After my interview with Danny Bennett, I also chatted a bit with Nathalie Levey of Cornerstone. Though publicists typically stay behind the scenes, I found her comments regarding the focus given to each duet by both Tony Bennett and Danny to be particularly telling. Each song was recorded with both artists in the studio and was truly about the meeting of two artists. She also noted that throughout the creation and promotion process, Danny's ability to work closely with each artist's team was an important part of the album's success.

    Danny has a lot of insight and my single interview really just scratched the surface. However, I took the opportunity to ask if he had any advice for young artists and he said, "Don't do it unless you're absolutely 100% passionate and have no choice." He feels that you really have to love what you're doing to handle the incredible amount of work involved in making music a career.

    He also emphasized that Mr. Bennett was always interested in improving and says, ""My ambition is to show people that as I get older I get better". Danny feels that this mindset is important whatever one's age. Given today's emphasis on singles, it's also worth knowing that Tony Bennett desired a hit catalog rather than a hit single.

    The success of Duets II is not only a great victory for Tony Bennett in a world that is often quite happy to abandon older artists.  It is also a victory for Danny Bennett who has successfully navigated the disruptive changes of the last 30 years from the introduction of the CD to that of the World Wide Web.

    Also at Hypebot:
    Danny Bennett On Managing Tony Bennett, Alternative Marketing
    & Digital Music [Part 1]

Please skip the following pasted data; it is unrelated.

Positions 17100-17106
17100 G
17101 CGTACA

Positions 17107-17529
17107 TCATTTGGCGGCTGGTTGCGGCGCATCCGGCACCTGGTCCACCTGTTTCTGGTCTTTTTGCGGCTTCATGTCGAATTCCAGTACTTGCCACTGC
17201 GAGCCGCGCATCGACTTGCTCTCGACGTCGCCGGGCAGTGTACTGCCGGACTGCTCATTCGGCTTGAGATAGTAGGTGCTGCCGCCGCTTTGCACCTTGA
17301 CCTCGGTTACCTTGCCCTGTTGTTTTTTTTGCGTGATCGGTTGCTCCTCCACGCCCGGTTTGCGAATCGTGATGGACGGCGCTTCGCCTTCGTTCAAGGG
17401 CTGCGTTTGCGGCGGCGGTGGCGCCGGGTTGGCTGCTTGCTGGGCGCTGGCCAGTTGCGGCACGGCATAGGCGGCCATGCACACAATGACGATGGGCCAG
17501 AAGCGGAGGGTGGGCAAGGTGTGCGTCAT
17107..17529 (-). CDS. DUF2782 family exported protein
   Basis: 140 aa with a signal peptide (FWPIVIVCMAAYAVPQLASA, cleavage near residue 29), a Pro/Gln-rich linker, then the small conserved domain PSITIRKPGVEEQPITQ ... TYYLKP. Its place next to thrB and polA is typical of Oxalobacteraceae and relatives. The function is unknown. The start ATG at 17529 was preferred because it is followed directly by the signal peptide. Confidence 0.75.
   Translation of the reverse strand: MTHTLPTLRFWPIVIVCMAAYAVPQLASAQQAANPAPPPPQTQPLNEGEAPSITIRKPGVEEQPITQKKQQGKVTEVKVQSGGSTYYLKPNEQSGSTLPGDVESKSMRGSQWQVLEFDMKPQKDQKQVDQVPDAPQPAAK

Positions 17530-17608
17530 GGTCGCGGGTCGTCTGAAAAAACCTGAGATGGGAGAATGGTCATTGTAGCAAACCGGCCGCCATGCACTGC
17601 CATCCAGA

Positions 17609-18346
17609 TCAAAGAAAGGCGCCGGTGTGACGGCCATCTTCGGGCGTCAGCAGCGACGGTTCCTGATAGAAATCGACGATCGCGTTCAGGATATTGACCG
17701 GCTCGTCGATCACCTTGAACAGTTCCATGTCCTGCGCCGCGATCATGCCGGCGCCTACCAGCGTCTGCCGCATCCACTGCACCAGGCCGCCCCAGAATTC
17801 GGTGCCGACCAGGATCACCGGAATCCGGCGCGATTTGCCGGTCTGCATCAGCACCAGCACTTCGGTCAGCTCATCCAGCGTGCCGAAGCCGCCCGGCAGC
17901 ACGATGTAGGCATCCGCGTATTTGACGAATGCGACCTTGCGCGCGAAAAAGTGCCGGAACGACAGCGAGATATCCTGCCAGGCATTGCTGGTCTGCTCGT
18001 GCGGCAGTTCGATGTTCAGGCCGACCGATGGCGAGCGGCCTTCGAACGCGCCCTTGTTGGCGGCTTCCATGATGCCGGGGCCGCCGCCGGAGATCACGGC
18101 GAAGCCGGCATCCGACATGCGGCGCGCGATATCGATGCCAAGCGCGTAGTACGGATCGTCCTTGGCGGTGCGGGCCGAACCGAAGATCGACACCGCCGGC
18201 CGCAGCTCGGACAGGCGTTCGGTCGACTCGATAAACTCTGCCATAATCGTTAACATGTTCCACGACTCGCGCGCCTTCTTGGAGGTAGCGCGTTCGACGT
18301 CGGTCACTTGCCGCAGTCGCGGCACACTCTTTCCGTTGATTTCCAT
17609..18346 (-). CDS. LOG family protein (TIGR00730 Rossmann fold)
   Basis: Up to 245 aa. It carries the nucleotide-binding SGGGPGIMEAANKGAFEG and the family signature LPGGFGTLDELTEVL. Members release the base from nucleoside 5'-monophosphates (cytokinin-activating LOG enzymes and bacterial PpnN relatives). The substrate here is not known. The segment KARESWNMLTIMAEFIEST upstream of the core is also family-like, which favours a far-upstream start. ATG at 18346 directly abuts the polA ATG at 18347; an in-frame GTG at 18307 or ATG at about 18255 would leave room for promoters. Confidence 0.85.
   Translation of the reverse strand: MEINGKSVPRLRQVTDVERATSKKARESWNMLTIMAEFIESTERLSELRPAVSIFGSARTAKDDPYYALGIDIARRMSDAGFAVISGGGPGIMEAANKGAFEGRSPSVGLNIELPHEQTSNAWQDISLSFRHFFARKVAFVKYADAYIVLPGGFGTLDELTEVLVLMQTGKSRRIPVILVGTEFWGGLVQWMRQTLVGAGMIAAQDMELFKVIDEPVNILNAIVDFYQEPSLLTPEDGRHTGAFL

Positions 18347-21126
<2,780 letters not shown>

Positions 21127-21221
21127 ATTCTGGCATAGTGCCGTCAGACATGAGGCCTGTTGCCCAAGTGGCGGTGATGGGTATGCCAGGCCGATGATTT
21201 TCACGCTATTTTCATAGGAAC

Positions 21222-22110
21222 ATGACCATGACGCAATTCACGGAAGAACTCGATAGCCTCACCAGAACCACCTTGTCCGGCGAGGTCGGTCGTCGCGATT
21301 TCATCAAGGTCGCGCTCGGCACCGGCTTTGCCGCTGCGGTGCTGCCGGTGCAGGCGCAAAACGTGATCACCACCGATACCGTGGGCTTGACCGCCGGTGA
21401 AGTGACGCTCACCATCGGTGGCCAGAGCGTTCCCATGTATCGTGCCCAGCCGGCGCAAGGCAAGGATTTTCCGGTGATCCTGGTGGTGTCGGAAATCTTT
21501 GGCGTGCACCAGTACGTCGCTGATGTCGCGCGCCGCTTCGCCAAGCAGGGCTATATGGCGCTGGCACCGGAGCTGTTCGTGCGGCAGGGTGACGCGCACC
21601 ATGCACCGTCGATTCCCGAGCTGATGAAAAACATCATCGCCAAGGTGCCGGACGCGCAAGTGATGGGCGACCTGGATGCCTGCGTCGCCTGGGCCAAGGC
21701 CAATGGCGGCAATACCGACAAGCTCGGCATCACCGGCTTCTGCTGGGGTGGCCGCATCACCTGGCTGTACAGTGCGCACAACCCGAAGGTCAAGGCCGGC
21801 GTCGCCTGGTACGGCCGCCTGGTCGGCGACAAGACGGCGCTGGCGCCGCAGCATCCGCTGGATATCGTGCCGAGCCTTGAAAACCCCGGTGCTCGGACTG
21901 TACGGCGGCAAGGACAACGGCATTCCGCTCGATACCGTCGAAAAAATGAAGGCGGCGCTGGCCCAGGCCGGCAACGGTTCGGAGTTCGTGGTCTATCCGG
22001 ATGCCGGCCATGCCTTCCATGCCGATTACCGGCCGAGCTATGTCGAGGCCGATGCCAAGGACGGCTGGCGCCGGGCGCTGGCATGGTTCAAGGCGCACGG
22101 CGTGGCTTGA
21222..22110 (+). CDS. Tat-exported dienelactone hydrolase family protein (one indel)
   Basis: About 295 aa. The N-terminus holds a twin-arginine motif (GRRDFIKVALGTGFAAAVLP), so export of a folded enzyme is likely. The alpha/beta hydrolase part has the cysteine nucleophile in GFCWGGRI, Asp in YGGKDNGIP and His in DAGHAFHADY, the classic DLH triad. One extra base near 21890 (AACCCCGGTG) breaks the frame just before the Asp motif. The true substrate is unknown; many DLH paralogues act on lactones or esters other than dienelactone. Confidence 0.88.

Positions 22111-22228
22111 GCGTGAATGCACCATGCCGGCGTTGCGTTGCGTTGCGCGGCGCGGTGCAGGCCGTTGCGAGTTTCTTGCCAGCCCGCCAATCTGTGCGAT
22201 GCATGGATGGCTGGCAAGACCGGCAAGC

Hypebot contributor Clyde Smith is a freelance writer and blogger. He maintains a business writing hub at Flux Research and also blogs at This Business of Blogging. To suggest music services and related topics for review at Hypebot, please contact: clyde(at)fluxresearch(dot)com.

  • Baseware: Beatport Adds Digital Distribution

    Oct 19

    image from their 2004 launch, Beatport has become the top global online retailer of electronic and dance music selling more than 77 million downloads. Sales are often more than 99 cents per track, and the company has distributed more than $100 million to independent labels and artists. Beatport's charts are so influential that some artists and labels make their product available there exclusively to drive chart position. Now Beatport is expanding their reach with the addition of Baseware, a digital distribution company aimed at electronic artists and labels.

    Initial digital retailers and services include iTunes, Spotify, Rdio, Stompy plus mobile and tablet applications. More are sure to follow. "Baseware expands the opportunities and simplifies the process of packaging, distributing, and selling music not only through the world’s #1 Electronic Dance Music retailer, but also through other mainstream music platforms," the company said in a statement.

  • In-Person Networking Tips for Musicians

    Oct 19

    We’ve recently welcomed music marketing savant Jem Bahaijoub as a contributor to the Indie Ambassador Blog. We’ll give you the full rundown on her background and experience later, but for now, check out her most recent article on the topic of face-to-face networking. As Jem points out, it’s easy for us to get caught up in the digital sphere and forget the value of engaging eye contact and a solid handshake. Take a look at her in-person networking pointers as outlined below, and give us any memorable networking stories (good or bad) in the comments!


    (ImaginePR) Five Principles of Face-to-Face Networking

    Credit: Jem Bahaijoub

    Indie Ambassador Blog E2G Physical NetworkingIt’s easy to forget the importance of good old traditional human contact. With all the hype over Facebook, Twitter, Foursquare and now Google+, most musicians are under pressure to be online 24 hours a day. However, one of the most effective ways to network is still face-to-face. Remind yourself of these following five principles when you go on your next schmoozathon and you’ll be good to go -